Corrosive HF causes the undesired elution of transition metal cations from the cathode and the irreversible deposition of leached transition metal cations on the anode surface52,53. Moreover, HF severely damages the CEI and SEI structures that must be maintained throughout the charge–discharge cycles to protect the anodes and cathodes54. To elucidate the vital role of DMVC-OTMS in HF scavenging, 1 wt% water was introduced to the additive-free and DMVC-OTMS-containing electrolytes, and the solutions were kept in storage for 1 day at 25 °C. The 19F NMR spectra of the additive-free electrolyte with 1% water shows peaks near −193.9 and −85.1 ppm that could be assigned to HF and PO2F2−, respectively (Supplementary Fig. 43a). Additionally, PO3F2−, which was formed by the subsequent conversion of PO2F2−, was detected in the 31P NMR spectrum (Supplementary Fig. 43c). As expected, the DMVC-OTMS-containing electrolyte with 1% water did not show the characteristic resonance of HF at −193.9 ppm (Supplementary Fig. 43b) and those for PO2F2− and PO3F2− (Supplementary Fig. 43d). This result provides strong evidence that DMVC-OTMS effectively scavenges HF and prevents the sequential hydrolysis of LiPF6 to HPO2F2 and H2PO3F (Supplementary Fig. 43e).
The impact of additives on the extent of transition metal deposition on the cycled Si–C anodes was examined using inductively coupled plasma–optical emission spectroscopy (Supplementary Table 10). After 400 cycles, the Si–C anode cycled with VC + DMVC-OCF3 + DMVC-OTMS showed a further reduction in the amount of Ni deposited on the surface (37.7 ppm), which was lower than the 55.2 ppm of Ni deposited on the Si–C anode cycled with VC + DMVC-OCF3, thus revealing the suppression of the transition metal dissolution effect of DMVC-OTMS via HF scavenging.
In conclusion, we demonstrated that the creation of a stable and spatially deformable SEI on a high-capacity Si–C anode could tolerate the inevitable volume changes induced by the lithiation of Si and could enable a long lifespan and fast chargeability of high-energy-density lithium-ion batteries. DMVC-OCF3 prepared by silver-mediated O-trifluoromethylation of DMVC-OH initiated the facile construction of the flexible and robust SEI on the Si–C anode while producing LiF as a mechanical enhancer of the SEI. Notably, HF, which severely damages the CEI and SEI layers, was effectively scavenged by the OTMS group in DMVC-OTMS; thereby, the structural integrity of the CEI and SEI layers was preserved. This work presents a breakthrough in the development of electrolyte additives for high-energy-density Li-ion batteries. We expect that our systematic approach for rational molecular design and DFT-aided mechanism development offers a promising way to discover next-generation additives.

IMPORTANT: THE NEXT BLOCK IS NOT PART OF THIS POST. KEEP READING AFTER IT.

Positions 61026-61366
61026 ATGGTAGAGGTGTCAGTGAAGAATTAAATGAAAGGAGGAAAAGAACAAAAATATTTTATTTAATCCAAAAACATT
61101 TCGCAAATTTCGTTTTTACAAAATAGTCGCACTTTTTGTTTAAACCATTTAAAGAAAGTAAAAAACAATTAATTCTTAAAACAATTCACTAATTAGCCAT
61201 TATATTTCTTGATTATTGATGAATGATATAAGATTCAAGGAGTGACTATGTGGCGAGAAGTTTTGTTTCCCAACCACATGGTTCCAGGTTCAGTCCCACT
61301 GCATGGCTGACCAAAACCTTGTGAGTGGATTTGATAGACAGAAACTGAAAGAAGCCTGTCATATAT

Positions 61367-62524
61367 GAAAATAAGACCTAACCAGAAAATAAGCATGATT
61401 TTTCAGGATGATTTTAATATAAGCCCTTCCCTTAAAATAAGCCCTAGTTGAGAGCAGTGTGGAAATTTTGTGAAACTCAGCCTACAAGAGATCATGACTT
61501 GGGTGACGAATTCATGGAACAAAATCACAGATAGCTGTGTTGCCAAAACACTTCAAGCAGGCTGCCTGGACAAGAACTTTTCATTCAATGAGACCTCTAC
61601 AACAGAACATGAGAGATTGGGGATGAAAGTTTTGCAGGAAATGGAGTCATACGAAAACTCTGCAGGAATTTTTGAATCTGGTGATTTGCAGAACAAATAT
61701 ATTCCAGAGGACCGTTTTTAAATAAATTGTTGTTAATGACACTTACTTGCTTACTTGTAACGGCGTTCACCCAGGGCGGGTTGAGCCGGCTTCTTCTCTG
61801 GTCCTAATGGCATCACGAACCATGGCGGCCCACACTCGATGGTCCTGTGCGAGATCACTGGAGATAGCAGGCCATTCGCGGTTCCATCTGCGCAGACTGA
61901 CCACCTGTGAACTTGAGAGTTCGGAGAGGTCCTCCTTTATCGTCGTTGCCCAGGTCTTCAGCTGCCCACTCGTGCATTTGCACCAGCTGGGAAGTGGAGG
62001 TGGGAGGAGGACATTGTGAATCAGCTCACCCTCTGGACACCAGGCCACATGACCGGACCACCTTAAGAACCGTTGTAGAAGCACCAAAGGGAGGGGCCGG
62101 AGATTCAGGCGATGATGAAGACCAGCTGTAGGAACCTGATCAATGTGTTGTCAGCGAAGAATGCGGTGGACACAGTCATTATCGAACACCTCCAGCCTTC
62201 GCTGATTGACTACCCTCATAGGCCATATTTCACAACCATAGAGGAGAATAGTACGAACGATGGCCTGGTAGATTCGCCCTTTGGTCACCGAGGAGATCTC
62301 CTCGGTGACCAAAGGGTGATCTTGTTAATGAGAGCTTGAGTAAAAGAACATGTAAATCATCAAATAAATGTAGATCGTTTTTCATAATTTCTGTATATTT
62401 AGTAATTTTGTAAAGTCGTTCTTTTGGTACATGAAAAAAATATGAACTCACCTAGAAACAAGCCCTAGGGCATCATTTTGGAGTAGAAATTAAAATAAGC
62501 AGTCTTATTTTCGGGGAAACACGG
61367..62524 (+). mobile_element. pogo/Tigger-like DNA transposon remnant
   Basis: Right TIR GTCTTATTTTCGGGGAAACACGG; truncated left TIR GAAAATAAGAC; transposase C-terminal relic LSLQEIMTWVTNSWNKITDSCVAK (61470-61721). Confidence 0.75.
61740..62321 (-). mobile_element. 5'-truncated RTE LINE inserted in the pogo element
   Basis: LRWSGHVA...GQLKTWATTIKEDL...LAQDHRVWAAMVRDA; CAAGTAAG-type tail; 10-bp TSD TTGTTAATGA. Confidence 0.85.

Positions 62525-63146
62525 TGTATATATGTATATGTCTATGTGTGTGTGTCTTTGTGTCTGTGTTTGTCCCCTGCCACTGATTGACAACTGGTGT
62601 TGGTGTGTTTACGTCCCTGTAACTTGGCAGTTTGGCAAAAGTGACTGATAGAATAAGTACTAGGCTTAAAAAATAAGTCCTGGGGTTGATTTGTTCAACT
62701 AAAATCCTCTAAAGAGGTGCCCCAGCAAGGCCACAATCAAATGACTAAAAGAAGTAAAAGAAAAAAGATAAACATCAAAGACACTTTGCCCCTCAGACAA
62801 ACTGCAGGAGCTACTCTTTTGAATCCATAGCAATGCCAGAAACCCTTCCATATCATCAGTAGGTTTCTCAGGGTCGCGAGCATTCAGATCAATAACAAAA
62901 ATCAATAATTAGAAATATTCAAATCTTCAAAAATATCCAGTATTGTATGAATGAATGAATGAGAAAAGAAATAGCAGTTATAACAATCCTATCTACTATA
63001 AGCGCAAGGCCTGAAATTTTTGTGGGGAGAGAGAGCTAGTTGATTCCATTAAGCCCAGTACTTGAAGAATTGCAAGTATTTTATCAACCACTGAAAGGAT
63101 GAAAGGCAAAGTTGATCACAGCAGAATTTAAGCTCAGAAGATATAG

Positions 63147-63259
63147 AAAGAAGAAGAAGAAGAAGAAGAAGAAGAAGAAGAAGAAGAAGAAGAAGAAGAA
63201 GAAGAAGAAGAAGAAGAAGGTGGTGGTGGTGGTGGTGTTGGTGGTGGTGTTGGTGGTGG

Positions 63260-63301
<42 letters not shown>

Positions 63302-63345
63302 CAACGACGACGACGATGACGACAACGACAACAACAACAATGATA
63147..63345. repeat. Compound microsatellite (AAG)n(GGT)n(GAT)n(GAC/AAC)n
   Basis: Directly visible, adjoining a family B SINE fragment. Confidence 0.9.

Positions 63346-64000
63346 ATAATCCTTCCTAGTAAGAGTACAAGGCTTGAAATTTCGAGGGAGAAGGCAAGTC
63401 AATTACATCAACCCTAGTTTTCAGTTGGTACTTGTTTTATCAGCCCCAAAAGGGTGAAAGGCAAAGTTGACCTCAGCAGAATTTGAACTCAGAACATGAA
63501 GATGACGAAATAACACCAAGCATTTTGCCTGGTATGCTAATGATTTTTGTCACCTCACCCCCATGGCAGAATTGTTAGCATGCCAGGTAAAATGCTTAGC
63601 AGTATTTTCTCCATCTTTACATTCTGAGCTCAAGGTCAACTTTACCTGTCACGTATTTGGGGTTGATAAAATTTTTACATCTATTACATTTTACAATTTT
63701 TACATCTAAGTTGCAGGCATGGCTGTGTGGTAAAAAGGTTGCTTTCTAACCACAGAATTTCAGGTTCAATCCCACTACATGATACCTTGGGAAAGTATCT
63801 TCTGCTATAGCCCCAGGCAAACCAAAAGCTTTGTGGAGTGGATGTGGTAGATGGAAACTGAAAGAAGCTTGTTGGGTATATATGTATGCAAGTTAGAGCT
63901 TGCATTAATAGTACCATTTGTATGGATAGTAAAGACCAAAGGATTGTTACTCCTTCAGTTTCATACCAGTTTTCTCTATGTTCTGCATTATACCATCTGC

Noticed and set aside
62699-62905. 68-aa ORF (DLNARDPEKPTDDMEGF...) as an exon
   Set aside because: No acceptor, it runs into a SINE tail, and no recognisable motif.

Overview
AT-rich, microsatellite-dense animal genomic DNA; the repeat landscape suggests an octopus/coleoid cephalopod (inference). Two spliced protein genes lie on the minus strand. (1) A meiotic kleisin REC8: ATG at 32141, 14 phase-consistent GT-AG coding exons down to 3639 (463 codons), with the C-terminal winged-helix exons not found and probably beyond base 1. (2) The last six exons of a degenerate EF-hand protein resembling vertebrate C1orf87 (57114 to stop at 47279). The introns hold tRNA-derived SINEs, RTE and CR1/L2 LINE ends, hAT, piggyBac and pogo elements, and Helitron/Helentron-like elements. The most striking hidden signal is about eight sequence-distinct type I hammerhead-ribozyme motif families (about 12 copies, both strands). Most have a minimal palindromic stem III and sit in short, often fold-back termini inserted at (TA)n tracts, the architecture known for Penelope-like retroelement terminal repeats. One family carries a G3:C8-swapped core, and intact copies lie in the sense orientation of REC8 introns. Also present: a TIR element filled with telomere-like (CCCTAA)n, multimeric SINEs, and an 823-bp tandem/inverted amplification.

Synthesis of 5-methyl-4-((trifluoromethoxy)methyl)-1,3-dioxol-2-one (DMVC-OCF3)
2-Fluoropyridine (388 mg, 4.0 mmol, 2.0 equiv) and TMSCF3 (569 mg, 4.0 mmol, 2.0 equiv) were added to a mixture of AgOTf (1.03 g, 4.0 mmol, 2.0 equiv), Selectfluor (1.06 g, 3.0 mmol, 1.5 equiv), KF (350 mg, 6.0 mmol, 3.0 equiv), and DMVC-OH (260 mg, 2 mmol, 1.0 equiv) in ethyl acetate (10 mL) under an inert Ar atmosphere. The reaction mixture was stirred at 50 °C for 12 h. The reaction mixture was filtered, concentrated, and purified by flash column chromatography over silica gel (5:l, ethyl acetate/n-hexane) to afford a yellow oil-like title compound (178.3 mg, 0.9 mmol, 45%). 1H NMR (400 MHz, CDCl3) δ 4.73 (s, 2H), 2.18 (s, 3H); 13C NMR (101 MHz, CDCl3) δ 151.6, 140.9, 131.8, 121.4 (q, J = 257.7 Hz), 56.8 (q, J = 4.1 Hz), 9.3; 19F NMR (377 MHz, CDCl3) δ −60.85 (s). HRMS (ESI+) m/z calculated for C6H6F3O4 ([M+H]+) 199.0213, found 199.0214.
Synthesis of 5-methyl-4-((trimethylsilyloxy)methyl)-1,3-dioxol-2-one (DMVC-OTMS)